Located within a 30-mile radius from Sedona, Jerome and Clarkdale, Old Town Cottonwood is situated near the Verde River offering a variety of recreational activities that include camping, picnicking, horseback riding, kayaking and fishing.
There are several Audubon Important Birding Areas (IBA) in the Verde Valley such as the Lower Oak Creek, Tuzigoot and Camp Verde. These sites are all located near water, which is what makes birding in the Verde Valley so special. These diverse habitats attract nesting birds and migratory species that stop here on their seasonal journeys. Spring is the peak season for birding, but you can find a variety of birds year-round. These include eagles, owls, heron, waterfowl and common black hawks.
Close by is Dead Horse Ranch State Park, which rests along the banks of the Verde River. It offers hiking and biking trails, recreational activities, camping and even cabin rentals. Of course, there is a story about how the park was named.
The story begins with the Ireys family, who came to Arizona from Minnesota looking for a ranch to buy in the late 1940s. At one of the ranches, they discovered a large dead horse lying by the road. After two days of viewing ranches, Mr. Ireys asked the kids which ranch they liked the best. The kids said, “the one with the dead horse, dad!” The Ireys family chose the name Dead Horse Ranch and later, in 1973, when Arizona State Parks acquired the park, the Ireys made retaining the name a condition of sale.
While touring Old Town Cottonwood, you will find a multitude of restaurants and wine tasting rooms for many of the areas award-winning Arizona wines. Follow the wine trail that includes Merkin Vineyards, Carlson Creek, Winery 101, Pillsbury Wine Company, Arizona Stronghold, Burning Tree Cellars, Tantrum Wine, DA Vines and Provisioner Wines. The foodie will enjoy a variety of restaurants like Tavern Grille, Pizzeria Bocci, Colt 804 Grill, Crema Cafe, The Belfry, Red Rooster Café, Merkin Vineyards Tasting Room & Osteria and Nic’s Italian Restaurant.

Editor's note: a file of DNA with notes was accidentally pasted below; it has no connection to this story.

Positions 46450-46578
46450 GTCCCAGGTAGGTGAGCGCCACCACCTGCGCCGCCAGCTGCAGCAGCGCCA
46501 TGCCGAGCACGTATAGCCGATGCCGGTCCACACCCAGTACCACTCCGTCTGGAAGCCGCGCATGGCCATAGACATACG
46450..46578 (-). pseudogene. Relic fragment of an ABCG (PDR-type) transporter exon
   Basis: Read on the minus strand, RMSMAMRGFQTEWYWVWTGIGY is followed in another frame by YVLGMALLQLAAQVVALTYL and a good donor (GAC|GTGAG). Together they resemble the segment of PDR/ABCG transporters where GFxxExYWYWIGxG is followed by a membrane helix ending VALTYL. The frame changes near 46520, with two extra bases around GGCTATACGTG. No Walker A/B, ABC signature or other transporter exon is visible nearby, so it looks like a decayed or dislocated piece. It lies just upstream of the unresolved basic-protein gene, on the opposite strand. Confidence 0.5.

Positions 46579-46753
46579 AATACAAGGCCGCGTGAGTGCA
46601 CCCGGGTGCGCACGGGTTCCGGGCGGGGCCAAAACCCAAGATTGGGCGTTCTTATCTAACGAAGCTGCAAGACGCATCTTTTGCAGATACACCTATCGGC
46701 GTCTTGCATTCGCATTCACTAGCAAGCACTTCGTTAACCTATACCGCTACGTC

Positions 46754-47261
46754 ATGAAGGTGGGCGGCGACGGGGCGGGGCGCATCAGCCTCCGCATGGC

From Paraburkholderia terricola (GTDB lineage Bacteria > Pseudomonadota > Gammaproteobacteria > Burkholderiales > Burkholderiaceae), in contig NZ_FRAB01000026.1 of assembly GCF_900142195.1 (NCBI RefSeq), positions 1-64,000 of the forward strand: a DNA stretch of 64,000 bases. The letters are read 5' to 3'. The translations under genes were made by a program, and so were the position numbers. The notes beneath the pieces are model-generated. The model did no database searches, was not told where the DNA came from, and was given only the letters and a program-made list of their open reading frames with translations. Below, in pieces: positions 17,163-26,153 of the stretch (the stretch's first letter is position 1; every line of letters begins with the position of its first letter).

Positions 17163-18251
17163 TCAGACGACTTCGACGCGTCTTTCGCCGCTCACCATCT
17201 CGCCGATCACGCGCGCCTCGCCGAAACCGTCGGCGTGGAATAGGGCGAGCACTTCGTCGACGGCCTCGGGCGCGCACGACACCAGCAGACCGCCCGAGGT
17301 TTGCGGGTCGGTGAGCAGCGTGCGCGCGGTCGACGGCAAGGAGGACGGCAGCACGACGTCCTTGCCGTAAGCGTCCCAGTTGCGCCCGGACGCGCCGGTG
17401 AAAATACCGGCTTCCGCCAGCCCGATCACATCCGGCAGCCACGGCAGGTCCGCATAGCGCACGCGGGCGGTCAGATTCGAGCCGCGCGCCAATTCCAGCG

Within this town’s charm, there is something for everyone to enjoy. “As the heart of Arizona’s wine country, it is my pleasure to participate in and with a charming and thriving community. Cottonwood has so much to offer whether it is for the outdoor recreation, award-winning (local) wine, outstanding restaurants, a dynamic and youthful feel to accessibility that is inviting,” says Cottonwood’s Tourism and Economic Development Director Tricia Lewis. “We have focused on providing a vibrant community and I think people are noticing that we don’t take what Cottonwood has to offer for granted.”
Whether it’s shopping in the many antique stores scattered throughout the town, visiting art galleries that showcase local and regional artists, or hiking on the banks of the Verde River, where the flowing waters hold many secrets of the ancient Native American civilizations that were the original inhabitants of the area, visitors will find that Cottonwood is small town America.
“Cottonwood is now a destination,” Lewis said. “We are on the map for those that want to enjoy a genuinely great experience that is affordable and offers something unique for everyone.”